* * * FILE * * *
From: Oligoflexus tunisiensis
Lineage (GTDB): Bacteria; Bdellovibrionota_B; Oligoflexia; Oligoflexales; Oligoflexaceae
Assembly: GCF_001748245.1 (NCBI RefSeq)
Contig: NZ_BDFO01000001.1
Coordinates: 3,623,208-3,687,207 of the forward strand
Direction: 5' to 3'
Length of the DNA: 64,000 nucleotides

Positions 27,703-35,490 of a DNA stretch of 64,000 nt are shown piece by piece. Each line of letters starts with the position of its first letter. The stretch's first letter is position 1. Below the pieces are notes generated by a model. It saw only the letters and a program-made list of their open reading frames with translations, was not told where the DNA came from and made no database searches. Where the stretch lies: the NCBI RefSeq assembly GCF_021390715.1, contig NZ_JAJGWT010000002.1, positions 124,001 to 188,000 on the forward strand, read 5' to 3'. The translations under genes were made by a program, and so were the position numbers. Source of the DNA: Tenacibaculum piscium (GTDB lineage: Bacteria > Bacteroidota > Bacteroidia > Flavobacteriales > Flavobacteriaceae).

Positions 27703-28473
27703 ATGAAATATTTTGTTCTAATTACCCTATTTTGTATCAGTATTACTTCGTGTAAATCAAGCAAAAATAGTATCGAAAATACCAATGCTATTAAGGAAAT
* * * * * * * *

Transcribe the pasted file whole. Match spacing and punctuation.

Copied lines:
From: Oligoflexus tunisiensis
Lineage (GTDB): Bacteria; Bdellovibrionota_B; Oligoflexia; Oligoflexales; Oligoflexaceae
Assembly: GCF_001748245.1 (NCBI RefSeq)
Contig: NZ_BDFO01000001.1
Coordinates: 3,623,208-3,687,207 of the forward strand
Direction: 5' to 3'
Length of the DNA: 64,000 nucleotides

Positions 27,703-35,490 of a DNA stretch of 64,000 nt are shown piece by piece. Each line of letters starts with the position of its first letter. The stretch's first letter is position 1. Below the pieces are notes generated by a model. It saw only the letters and a program-made list of their open reading frames with translations, was not told where the DNA came from and made no database searches. Where the stretch lies: the NCBI RefSeq assembly GCF_021390715.1, contig NZ_JAJGWT010000002.1, positions 124,001 to 188,000 on the forward strand, read 5' to 3'. The translations under genes were made by a program, and so were the position numbers. Source of the DNA: Tenacibaculum piscium (GTDB lineage: Bacteria > Bacteroidota > Bacteroidia > Flavobacteriales > Flavobacteriaceae).

Positions 27703-28473
27703 ATGAAATATTTTGTTCTAATTACCCTATTTTGTATCAGTATTACTTCGTGTAAATCAAGCAAAAATAGTATCGAAAATACCAATGCTATTAAGGAAAT